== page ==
In this patent infringement action, plaintiff Hoyt Fleming (“Fleming”) moved to strike certain paragraphs of the report of Escort’s expert on its defense of non-infringement. One of Escort’s defenses to the charge of infringement was that Escort’s devices lock out false signals by using a process different from that described in Fleming’s patents. Escort asserted that false signals are locked out of Fleming’s invention when the device reaches a predetermined distance from the predetermined position of a false signal, but with Escort’s devices, the distance from a lockout varies.
Accordingly, as the district court explained, “Escort’s expert, Dr. Grindon, concluded, among other things, that ‘the asserted claims of the ‘038 patent are not infringed’ by Escort’s devices. Id. at pp. 1-8. In his claim-by-claim analysis set forth in that Supplemental Report — at paragraphs 21 through 42 — he concludes that Escort’s products do not infringe claims 1, 3, 5, 6, 7, 8, 23, 25, 26, and 27 of the ‘038 patent because those claims describe a device that locks out an alert if the device is a predetermined distance from a predetermined false signal, while with the Escort products, ‘the distance from a lockout varies.’ Id.”
The district court was not persuaded: “Dr. Grindon never explains how the Escort products lock out false signals. In its brief, Escort claims that Dr. Grindon — in his Supplemental Report and through that Report’s incorporation of Interrogatory Answers — has identified the lines of source code that perform the function of locking out false signals on Escort devices, and that by identifying the source code, has explained how the Escort products function so that ‘the distance from a lockout varies.’ But there is no such explanation in Dr. Grindon’s Supplemental Report.”
Escort then asserted that it would be unfair to exclude its expert opinion because Fleming waited until just before trial to challenge the expert report even thought it had the expert report for over a year. The district court also rejected this argument: “If Fleming challenged the report earlier, Escort argues, Dr. Grindon would have had time to amend his report to add the necessary explanations. But this argument ignores the Court’s Case Management Order, quoted above, that precludes experts from testifying to anything that is not in their report. If the Court were to allow endless amendments upon every challenge, the Court would also need to reopen discovery and delay all the deadlines and ultimately extend the trial date. The Case Management Order is quite clear that such a process is unacceptable.”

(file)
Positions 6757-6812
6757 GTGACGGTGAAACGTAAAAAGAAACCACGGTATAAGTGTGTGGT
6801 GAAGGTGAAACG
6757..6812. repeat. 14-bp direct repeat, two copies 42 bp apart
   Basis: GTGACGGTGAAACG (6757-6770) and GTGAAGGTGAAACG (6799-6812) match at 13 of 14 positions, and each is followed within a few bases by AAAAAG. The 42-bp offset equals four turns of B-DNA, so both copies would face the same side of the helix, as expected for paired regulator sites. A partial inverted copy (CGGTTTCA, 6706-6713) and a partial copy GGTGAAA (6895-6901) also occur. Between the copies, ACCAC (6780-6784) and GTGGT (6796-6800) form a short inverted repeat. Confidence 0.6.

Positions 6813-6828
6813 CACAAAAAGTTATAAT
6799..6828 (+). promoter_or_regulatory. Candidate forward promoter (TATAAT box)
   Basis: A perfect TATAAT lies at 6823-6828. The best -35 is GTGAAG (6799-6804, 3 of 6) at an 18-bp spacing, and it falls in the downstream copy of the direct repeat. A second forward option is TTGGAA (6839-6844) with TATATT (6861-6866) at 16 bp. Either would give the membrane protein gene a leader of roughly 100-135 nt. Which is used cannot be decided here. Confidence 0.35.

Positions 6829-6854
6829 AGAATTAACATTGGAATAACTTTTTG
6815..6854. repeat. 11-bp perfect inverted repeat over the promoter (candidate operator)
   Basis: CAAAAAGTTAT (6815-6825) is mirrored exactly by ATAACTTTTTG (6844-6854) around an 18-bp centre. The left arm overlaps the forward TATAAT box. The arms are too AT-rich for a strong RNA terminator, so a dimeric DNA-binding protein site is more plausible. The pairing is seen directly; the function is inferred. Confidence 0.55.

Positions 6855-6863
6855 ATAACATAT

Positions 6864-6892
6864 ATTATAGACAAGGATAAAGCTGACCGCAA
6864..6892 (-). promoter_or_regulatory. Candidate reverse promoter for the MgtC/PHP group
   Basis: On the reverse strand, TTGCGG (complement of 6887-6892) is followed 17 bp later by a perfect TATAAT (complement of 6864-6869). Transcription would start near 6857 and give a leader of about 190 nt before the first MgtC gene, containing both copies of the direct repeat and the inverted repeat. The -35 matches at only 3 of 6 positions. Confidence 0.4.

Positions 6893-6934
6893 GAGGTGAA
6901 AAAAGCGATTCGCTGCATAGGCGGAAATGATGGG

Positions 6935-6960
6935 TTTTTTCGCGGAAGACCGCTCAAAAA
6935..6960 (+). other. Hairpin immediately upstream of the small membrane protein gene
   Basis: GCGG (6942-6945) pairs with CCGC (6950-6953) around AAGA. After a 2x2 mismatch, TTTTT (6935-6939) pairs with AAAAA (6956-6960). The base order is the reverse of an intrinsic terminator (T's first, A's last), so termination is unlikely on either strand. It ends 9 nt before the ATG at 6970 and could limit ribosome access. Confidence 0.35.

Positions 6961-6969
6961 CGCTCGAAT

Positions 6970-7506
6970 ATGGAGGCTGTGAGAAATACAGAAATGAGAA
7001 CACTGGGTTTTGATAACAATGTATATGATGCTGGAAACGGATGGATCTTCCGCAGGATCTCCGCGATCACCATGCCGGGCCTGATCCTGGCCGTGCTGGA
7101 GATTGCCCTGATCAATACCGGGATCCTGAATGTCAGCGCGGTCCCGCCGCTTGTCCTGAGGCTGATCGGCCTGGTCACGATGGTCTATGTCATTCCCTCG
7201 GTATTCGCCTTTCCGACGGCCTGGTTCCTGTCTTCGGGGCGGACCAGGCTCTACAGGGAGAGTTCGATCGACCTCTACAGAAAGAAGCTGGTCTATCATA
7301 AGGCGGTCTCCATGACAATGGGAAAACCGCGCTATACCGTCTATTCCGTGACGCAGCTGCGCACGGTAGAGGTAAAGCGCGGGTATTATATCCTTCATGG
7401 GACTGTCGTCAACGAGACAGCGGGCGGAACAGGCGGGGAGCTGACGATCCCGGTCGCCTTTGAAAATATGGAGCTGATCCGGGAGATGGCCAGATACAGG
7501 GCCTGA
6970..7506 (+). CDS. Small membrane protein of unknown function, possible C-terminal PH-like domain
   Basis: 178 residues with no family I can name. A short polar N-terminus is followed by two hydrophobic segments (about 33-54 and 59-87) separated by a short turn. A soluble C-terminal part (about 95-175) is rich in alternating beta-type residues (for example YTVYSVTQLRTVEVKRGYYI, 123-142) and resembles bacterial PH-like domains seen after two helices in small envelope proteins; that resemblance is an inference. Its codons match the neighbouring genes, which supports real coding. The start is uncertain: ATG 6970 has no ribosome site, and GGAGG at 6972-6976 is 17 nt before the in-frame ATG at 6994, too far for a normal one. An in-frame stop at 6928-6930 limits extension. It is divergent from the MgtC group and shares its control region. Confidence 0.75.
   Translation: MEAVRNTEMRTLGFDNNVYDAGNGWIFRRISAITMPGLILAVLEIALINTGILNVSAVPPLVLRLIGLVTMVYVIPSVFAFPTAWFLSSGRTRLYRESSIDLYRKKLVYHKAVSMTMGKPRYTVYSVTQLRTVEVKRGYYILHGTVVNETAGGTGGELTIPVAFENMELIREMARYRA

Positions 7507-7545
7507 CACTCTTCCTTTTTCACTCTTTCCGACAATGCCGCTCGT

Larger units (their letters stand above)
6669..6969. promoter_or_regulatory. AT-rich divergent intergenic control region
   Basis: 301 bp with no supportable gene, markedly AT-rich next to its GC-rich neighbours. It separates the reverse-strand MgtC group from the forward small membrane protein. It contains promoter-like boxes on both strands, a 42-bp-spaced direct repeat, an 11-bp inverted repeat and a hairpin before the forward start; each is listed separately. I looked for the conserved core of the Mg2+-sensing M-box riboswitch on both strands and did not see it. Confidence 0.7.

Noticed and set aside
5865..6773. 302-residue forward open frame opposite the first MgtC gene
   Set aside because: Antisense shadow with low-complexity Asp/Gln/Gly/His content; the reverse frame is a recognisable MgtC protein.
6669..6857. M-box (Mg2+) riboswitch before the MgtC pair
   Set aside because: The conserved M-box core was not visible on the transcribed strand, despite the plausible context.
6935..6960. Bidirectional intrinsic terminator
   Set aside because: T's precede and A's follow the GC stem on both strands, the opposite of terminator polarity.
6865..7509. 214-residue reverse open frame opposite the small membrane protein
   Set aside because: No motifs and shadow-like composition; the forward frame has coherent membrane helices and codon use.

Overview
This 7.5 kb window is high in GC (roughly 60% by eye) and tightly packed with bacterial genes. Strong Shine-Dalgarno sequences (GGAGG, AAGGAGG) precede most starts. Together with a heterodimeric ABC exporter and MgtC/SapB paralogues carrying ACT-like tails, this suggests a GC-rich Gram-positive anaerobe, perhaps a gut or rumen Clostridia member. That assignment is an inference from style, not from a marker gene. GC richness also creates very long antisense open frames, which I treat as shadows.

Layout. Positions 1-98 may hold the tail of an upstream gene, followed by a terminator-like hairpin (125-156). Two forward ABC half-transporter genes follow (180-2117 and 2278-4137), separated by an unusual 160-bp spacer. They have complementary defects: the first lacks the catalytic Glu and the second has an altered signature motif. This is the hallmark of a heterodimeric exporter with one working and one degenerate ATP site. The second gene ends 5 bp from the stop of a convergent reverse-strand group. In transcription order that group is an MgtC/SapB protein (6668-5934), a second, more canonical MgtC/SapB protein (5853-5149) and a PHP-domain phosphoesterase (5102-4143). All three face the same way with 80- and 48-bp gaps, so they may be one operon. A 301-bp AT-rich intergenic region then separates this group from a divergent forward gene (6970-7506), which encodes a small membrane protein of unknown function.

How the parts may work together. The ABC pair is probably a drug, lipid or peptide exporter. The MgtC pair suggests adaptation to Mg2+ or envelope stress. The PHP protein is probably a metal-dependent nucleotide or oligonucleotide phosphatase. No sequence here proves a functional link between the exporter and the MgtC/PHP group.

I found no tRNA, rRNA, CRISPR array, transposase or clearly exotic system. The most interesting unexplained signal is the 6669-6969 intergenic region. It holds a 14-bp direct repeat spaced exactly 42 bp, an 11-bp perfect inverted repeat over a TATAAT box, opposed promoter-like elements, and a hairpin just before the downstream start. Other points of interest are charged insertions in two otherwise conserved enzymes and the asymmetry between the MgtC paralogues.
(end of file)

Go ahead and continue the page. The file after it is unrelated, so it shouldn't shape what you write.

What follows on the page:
Accordingly, the district court granted Fleming’s motion to exclude portions of the expert report.
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This case is a clear reminder of the importance of putting everything into the expert report that the expert plans to offer at trial and making sure that proper support is also set forth in the expert report. Although some courts may permit supplementation based on a ruling by the court, a party cannot rely upon that to occur. Accordingly, the failure to include a proper basis for an opinion may be grounds to strike the expert report.
Fleming v. Escort, Inc. and Beltronics USA, Inc., Case No. 1:CV 09-105-BLW (D. Idaho May 23, 2012)
The authors of www.PatentLawyerBlog.com are patent trial lawyers at Jeffer Mangels Butler & Mitchell LLP. We represent inventors, patent owners and technology companies in patent licensing and litigation. Whether pursuing patent violations or defending infringement claims, we are aggressive and effective advocates for our clients. For more information contact Stan Gibson at 310.201.3548 or SGibson@jmbm.com.